Letter: Let's extend the right to vote

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We have a stake in our community when we have a real voice in decisions that affect our lives, whatever our religion, race, or gender. To solve the issues facing our communities, we need everyone’s input at the table. But some politicians try to maintain power by fear mongering and breeding cynicism to limit participation in elections rather than relying on the power of their ideas to win over voters.

I’ve spent years talking with voters at their doors and am disheartened by those who don’t vote because they feel discouraged by the tenor of our politics. But what tugs at me most are those who live and work in our communities but can’t vote because of long years on parole or probation. They’ve paid their dues but feel permanently cast out.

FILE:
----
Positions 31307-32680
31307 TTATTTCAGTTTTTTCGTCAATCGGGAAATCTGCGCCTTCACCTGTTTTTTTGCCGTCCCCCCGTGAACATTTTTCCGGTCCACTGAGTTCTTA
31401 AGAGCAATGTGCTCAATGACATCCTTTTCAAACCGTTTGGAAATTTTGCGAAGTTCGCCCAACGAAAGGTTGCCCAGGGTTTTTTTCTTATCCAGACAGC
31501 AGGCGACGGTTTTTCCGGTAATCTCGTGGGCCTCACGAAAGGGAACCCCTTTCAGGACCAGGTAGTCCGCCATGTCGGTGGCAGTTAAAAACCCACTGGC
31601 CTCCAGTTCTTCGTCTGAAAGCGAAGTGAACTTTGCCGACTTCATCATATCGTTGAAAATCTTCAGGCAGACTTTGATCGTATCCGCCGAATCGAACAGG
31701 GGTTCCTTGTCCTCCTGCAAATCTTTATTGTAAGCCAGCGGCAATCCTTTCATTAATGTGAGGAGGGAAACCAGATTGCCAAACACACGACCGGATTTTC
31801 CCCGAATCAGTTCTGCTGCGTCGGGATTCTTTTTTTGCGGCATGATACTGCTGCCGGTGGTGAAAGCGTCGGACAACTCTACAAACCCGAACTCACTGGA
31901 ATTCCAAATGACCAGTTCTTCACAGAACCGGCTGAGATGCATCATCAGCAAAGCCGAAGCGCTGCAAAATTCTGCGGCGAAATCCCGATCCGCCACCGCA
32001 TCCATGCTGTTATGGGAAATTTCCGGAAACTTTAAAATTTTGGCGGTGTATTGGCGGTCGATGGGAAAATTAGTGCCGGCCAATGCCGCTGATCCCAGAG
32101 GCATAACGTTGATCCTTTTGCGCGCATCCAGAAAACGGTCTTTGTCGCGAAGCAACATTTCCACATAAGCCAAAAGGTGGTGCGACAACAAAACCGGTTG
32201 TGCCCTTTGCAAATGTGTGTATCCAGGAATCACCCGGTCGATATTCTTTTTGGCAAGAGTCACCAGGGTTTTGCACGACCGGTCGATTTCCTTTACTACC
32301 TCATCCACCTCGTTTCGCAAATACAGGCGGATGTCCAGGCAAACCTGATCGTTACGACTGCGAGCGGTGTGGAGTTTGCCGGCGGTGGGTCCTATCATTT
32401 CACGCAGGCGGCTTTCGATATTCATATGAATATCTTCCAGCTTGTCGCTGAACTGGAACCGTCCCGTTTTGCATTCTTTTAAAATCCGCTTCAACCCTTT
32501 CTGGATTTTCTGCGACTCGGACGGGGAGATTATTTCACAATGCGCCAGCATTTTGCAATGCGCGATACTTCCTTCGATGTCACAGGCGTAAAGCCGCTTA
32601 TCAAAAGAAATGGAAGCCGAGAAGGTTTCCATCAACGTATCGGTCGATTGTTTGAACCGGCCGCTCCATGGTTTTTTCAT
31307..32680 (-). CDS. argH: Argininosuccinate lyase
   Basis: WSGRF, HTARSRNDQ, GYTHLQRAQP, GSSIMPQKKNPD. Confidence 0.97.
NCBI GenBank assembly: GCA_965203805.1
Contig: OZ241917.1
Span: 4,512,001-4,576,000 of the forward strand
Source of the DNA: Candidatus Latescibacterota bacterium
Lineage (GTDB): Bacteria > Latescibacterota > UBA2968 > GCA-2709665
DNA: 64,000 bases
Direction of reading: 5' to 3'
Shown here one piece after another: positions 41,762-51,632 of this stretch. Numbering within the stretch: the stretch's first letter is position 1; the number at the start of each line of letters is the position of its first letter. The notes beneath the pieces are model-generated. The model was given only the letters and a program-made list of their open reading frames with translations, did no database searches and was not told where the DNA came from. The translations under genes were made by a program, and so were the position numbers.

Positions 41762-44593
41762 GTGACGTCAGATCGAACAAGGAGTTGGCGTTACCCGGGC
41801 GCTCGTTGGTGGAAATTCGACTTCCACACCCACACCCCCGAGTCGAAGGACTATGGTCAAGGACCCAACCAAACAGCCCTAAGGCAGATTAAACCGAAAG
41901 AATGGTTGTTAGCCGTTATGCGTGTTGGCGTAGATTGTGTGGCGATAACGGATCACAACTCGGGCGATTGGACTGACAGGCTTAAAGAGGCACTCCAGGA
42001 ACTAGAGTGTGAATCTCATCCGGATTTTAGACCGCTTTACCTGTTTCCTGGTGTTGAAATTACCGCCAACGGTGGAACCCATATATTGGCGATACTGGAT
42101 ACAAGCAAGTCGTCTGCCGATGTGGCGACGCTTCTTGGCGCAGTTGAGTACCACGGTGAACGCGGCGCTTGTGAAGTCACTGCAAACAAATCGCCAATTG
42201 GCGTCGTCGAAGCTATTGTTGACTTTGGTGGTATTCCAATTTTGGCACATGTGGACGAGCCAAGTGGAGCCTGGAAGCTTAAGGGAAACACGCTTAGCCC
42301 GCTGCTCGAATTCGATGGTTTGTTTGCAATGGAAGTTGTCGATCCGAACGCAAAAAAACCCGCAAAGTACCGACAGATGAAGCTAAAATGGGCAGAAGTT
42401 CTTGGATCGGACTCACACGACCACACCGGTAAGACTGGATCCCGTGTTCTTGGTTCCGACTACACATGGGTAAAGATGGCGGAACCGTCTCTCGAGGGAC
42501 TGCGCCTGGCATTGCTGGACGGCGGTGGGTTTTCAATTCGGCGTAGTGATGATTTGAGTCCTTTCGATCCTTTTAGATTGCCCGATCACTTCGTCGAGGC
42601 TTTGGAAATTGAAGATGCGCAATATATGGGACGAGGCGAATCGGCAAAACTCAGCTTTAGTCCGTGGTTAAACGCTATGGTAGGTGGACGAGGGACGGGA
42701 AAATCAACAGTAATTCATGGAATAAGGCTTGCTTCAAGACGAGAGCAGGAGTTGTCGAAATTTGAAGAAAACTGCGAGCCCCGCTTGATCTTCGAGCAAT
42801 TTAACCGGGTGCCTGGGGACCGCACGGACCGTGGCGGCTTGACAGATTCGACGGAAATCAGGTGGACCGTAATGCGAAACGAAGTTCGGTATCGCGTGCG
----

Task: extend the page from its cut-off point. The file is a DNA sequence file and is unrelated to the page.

Our communities will be safer and healthier when everyone feels their voice matters. With our current abundant state finances, we have the resources to address the high cost of housing, child care, health care, and education. But we need the voices of those most impacted to create meaningful solutions.

We can strengthen our democracy right now by making sure all who can vote, do. Bills exist in our state Legislature to pre-register 16- and 17-year olds and to automatically register voters. We can restore the vote to the thousands of our neighbors who are disenfranchised by prior convictions.

This state legislative session, let’s make our democracy more responsive to the people and more robust ahead of the next elections.


Aleta Borrud, Rochester

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